Liberal government Speech from the Throne rebukes austerity
Jared Dodds and Eli Ridder
The Liberal government’s Speech from the Throne laid out a plan to spend billions of dollars on services and social programs to help fight the economic downturn caused by the COVID-19 pandemic.
The skeleton crew of masked MPs and senators, led by a similarly covered Prime Minister Justin Trudeau, listened as Julie Payette, the governor-general, read the 17-page speech, took nearly an hour to read.
“This is not the time for austerity,” Payette said. “Do we come back from this stronger, or paper over the cracks the crisis has exposed?”
The speech explained the government’s four foundation plan, the most important of which was prioritizing Canadian lives and fighting COVID-19.
The speech noted the need for a “safe and effective vaccine” and the importance of the government working with provinces on health care.
“The federal government will be there to help the provinces increase their testing capacity,” she said. “Canadians should not be waiting in line for hours to get a test.”
The second pillar looks to help Canadians and the economy get back on their feet in the midst of one of the worst economic downturns in the history of the country.
The government plans to extend the Canada Emergency Wage Subsidy, which allows businesses to cover a portion of their employee’s pay, through next summer.
The plan also includes changes to Employment Insurance, looking to support people formally covered by the Canada Emergency Response Benefit.
“This pandemic has shown that Canada needs an EI system for the 21st Century, including for the self-employed and those in the gig economy,” Payette said.
The third portion of the plan lays the groundwork for how Canadians can “build back better” with a specific eye towards long term care homes and child care.
The Liberals said they will work to amend the Criminal Code, pursuing harsher penalties for neglecting senior citizens in the long term care homes.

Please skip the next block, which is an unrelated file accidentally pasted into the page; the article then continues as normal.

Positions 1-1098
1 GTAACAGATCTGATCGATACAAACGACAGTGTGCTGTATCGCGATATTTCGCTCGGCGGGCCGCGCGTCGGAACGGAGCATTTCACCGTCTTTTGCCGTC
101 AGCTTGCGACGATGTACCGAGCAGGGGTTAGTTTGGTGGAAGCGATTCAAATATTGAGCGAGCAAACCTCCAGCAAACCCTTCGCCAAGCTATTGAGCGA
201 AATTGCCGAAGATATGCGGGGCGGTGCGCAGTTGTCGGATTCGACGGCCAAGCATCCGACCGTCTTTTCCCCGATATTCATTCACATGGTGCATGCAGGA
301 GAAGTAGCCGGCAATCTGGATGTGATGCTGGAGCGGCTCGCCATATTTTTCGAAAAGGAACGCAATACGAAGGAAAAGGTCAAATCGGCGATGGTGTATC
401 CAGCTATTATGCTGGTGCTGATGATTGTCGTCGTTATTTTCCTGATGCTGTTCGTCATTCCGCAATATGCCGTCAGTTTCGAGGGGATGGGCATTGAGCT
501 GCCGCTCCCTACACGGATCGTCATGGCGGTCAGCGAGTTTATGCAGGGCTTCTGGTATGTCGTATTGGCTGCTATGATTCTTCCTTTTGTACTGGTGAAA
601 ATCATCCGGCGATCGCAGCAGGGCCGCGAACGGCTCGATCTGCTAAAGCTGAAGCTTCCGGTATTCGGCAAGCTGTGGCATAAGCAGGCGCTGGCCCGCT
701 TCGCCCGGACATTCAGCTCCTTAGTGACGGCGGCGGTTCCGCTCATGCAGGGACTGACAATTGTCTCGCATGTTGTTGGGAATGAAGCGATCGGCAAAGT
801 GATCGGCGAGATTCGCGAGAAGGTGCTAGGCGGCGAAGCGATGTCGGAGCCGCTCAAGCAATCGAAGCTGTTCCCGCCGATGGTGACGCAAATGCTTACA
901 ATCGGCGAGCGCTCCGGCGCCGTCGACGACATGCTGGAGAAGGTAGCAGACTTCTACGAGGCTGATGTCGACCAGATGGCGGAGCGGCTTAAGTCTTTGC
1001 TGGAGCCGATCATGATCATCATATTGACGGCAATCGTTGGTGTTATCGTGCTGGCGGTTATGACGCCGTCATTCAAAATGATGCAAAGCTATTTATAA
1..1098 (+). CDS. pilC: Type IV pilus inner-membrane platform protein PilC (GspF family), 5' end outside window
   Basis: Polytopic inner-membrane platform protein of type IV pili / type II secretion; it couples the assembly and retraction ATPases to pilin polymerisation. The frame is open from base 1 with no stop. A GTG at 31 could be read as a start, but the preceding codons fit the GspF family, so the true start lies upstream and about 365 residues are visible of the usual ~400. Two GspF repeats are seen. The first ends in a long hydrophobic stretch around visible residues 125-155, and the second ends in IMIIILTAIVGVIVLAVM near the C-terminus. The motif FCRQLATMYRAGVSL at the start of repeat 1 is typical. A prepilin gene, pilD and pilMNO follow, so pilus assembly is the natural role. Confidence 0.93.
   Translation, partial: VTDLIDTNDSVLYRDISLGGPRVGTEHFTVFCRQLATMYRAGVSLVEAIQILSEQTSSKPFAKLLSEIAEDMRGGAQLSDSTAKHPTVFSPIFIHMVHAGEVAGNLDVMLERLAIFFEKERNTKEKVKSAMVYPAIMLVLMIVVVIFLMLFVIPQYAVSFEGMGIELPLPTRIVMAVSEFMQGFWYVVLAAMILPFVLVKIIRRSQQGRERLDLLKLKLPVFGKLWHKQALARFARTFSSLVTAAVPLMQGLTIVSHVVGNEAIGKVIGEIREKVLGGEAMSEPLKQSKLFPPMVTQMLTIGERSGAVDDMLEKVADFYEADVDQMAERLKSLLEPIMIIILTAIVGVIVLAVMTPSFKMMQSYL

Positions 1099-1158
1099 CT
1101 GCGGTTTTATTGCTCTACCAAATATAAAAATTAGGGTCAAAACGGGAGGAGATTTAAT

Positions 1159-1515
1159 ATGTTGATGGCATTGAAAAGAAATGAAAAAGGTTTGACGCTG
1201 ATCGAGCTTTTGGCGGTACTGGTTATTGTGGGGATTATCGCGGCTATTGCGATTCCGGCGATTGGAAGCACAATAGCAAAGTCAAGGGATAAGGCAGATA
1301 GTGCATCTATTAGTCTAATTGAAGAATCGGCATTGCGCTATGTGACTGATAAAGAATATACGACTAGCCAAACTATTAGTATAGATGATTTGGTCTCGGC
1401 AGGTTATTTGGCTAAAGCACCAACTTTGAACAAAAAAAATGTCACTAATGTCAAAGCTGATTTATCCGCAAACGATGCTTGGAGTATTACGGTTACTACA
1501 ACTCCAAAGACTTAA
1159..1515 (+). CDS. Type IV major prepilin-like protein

There were also explicit goals laid out in regards to climate change, with a goal of overperforming in regards to the 2030 objectives and being net-zero on emissions by 2050.
“It cannot be free to pollute,” she said.
The final foundation examines social issues such as reconciliation with First Nations, addressing systemic racism, and maintaining immigration as a cornerstone of the Canadian economy.
“As part of both the short-term economic recovery and a long-term plan for growth, the government will leverage the advantage we have on immigration to keep Canada competitive on the world stage,” Payette said.
Deputy Opposition Leader Candice Bergen made it clear the Conservative Party would not support the Throne Speech.
While the Throne Speech argued austerity was not the proper course of action during a pandemic, the Conservatives and new leader Erin O’Toole promised to cut spending and put power back in the hands of provinces.
“We are very, very displeased with this speech from the throne,” Bergen said, giving her party’s official English response following the ceremony.
The Manitoba MP also criticized the speech for its projected spending plans, saying Canadians would only see more debt.
“The prime minister still seems to think that when the government goes into debt, that’s not the people going into debt,” she said.
Bergen condemned the federal plan she described as interfering in provincial affairs, slamming the “Ottawa elite”, and said the Liberal plans left behind workers in western Canada.
She cited the displeasure of Bloc Quebecois leader Yves-François Blanchet who posted on Twitter saying, “Ottawa has not listened to the urgent and legitimate demands of Quebec and the provinces.”
Blanchet’s comments effectively confirmed the francophone-focused party would not support the throne speech.
Bergen criticized the prime minister when he prorogued parliament. She said it was a way for Trudeau to avoid the committee investigation into the WE Charity political scandal.
Trudeau said he paused government in August to allow legislators to debate and give their confidence for future plans amid a global pandemic and delicate economy.
Bergen said the speech was “just grand gestures and empty promises.”
Green Party legislators expressed support for the Throne Speech’s introduction of a national water agency, goals for a pharmacare and its commitment to the fight against racism.
But it’s New Democrat support that’s key to the ruling minority Liberals’ ability to stay in power and avoid an election. But NDP leader Jagmeet Singh made it clear more review and action was needed before they would commit to backing Prime Minister Justin Trudeau.
Singh said there are two concrete actions the Liberals could take that would lead to a higher likelihood of NDP support: not ending financial support for Canadians amid the coronavirus pandemic and introducing paid sick leave.
Singh said his party’s goal “is not to threaten an election” and wants to take a “positive” approach to the throne speech.
He made it clear the New Democrats are “not afraid” of an election but was not aiming to “tear down government,” preferring instead to look out for Canadians.
“For me, the real assessment is not the words we see on paper but the concrete actions on the part of the federal government,” Singh said.